RMP Publication: Storm Flows Key to Managing Pollution in Highly Urban Watersheds (News)

Urban runoff is a large and potentially controllable source of pollutants to San Francisco Bay and many other urban aquatic ecosystems around the world. In a RMP study conducted in water years 2007-2010, SFEI scientists made intensive measurements for suspended sediments and a range of trace organic pollutants (PCBs, dioxins, PAHs, PBDEs, pyrethroids and OC pesticides) in dry weather and storm flow runoff from a fully urban watershed in Hayward.

RMP Journal Publication on Contaminant Loads from the Delta to San Francisco Bay (News)

Results of RMP monitoring of loads from the Delta to San Francisco Bay were recently published in the journal Water Environment Research. The article follows up on a paper published in 2009 in Environmental Toxicology and Chemistry describing mercury concentrations and loads from this large river system to the Bay. This new article presents estimates for PCBs for a 6-year monitoring period and estimates for PAHs, PBDEs, dioxins and furans, the organochlorine pesticides DDT, chlordane, dieldrin, and selenium for shorter periods.

RMP Journal Publication on Contaminant Loads from the Delta to San Francisco Bay (News)

Results of RMP monitoring of loads from the Delta to San Francisco Bay were recently published in the journal Water Environment Research. The article follows up on a paper published in 2009 in Environmental Toxicology and Chemistry describing mercury concentrations and loads from this large river system to the Bay.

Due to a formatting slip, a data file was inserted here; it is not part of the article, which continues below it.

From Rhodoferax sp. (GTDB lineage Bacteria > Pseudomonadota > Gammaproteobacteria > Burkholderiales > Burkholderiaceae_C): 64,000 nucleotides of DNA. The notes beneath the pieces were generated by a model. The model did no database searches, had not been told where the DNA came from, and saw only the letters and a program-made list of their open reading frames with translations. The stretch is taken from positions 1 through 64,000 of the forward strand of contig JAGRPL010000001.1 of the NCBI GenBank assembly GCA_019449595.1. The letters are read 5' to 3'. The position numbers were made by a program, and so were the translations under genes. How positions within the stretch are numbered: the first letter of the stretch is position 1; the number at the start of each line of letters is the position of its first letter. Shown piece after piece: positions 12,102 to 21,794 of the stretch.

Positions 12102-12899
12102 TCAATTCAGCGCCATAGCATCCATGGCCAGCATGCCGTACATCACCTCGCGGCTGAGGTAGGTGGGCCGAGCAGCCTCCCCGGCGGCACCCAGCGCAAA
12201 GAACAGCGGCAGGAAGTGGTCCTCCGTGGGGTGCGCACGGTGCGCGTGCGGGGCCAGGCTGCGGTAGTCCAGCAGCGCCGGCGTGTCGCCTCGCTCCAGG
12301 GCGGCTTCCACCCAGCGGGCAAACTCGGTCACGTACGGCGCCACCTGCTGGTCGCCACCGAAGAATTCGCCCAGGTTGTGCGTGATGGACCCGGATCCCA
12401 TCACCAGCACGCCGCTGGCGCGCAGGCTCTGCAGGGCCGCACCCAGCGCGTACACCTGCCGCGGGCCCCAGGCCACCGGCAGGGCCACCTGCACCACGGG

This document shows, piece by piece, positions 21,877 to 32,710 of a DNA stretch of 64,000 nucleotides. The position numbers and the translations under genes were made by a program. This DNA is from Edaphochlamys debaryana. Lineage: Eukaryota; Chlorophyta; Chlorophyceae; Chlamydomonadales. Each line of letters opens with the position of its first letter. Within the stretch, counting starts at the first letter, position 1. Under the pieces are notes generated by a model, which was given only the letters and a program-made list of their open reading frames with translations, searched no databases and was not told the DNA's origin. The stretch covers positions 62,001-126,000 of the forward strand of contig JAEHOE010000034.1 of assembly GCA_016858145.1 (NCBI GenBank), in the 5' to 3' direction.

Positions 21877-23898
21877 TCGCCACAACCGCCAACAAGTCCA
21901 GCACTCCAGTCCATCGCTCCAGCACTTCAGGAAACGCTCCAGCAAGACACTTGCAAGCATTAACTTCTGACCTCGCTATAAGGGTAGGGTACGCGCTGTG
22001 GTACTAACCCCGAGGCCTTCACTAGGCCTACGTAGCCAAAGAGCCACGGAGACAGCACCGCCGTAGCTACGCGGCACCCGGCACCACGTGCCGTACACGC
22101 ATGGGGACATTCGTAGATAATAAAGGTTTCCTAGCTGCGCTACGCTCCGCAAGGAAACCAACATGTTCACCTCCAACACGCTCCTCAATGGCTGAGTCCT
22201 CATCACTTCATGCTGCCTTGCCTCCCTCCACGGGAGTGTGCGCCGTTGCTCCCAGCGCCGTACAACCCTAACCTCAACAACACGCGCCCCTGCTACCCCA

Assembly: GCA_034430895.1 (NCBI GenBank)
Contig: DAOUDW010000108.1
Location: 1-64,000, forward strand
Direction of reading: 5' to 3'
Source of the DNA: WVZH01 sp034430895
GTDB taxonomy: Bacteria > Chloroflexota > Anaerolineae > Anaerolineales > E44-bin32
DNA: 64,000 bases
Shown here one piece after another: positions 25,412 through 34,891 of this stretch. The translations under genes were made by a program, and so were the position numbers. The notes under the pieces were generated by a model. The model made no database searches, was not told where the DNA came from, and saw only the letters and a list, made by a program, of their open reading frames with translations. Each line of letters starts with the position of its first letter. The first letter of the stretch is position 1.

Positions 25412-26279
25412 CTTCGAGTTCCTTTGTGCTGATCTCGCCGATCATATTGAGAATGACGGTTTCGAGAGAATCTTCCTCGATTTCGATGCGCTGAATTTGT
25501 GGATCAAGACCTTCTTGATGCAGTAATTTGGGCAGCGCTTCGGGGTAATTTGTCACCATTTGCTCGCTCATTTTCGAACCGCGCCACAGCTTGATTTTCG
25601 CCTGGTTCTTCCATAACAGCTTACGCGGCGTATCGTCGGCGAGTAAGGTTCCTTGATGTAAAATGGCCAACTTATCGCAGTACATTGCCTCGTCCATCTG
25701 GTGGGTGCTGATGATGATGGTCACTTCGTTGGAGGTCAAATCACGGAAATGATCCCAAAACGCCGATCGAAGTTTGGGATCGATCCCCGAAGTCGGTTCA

City tries to eliminate toxic runoff with green infrastructure (News)

SAN FRANCISCO (KTVU) - In the last few days, many Bay Area storm sewers got their biggest flush out, spewing all kinds of nasty materials out into the Bay.Most Bay Area cities have two sewer systems, one for human waste, the other for storm runoff.

In runoff systems anything that goes into the sewer or is already in it ultimately goes into the Bay. Then huge storms come along, which can dislodge toxics, some of which are stuck in sewers for decades.

Special Issue of Marine Geology Published on Sediment Transport in San Francisco Bay (News)

The first ever compilation of research focused on sediment transport in the San Francisco Bay coastal system was published in November as a special issue of the journal Marine Geology, edited by USGS scientists. The volume’s 21 papers investigate this complex and ever-changing system through the lenses of hydrology, chemistry, ecology and many other disciplines.

Journal Publication on PCBs in the Exterior Caulk of Bay Area Buildings (News)

An article coauthored by SFEI staff on polychlorinated biphenyl (PCB) concentrations in caulking was recently published in Environment International. The study analyzed PCB concentrations in 25 caulk samples from the exterior of ten buildings in the San Francisco Bay Area. PCBs were detected in 88% of the caulk samples collected from the buildings and relatively high concentrations of PCBs were observed in concrete and masonry buildings built between 1950 and 1980.

New Reports Show Sources of Pollution in SF Bay (News)

A KTVU story by Tom Vacar features Tom Mumley and Lester McKee

"Any component of our urban landscape that allows our water to run off very very quickly also allows the contaminants to run off very very quickly as well," said Lester McKee.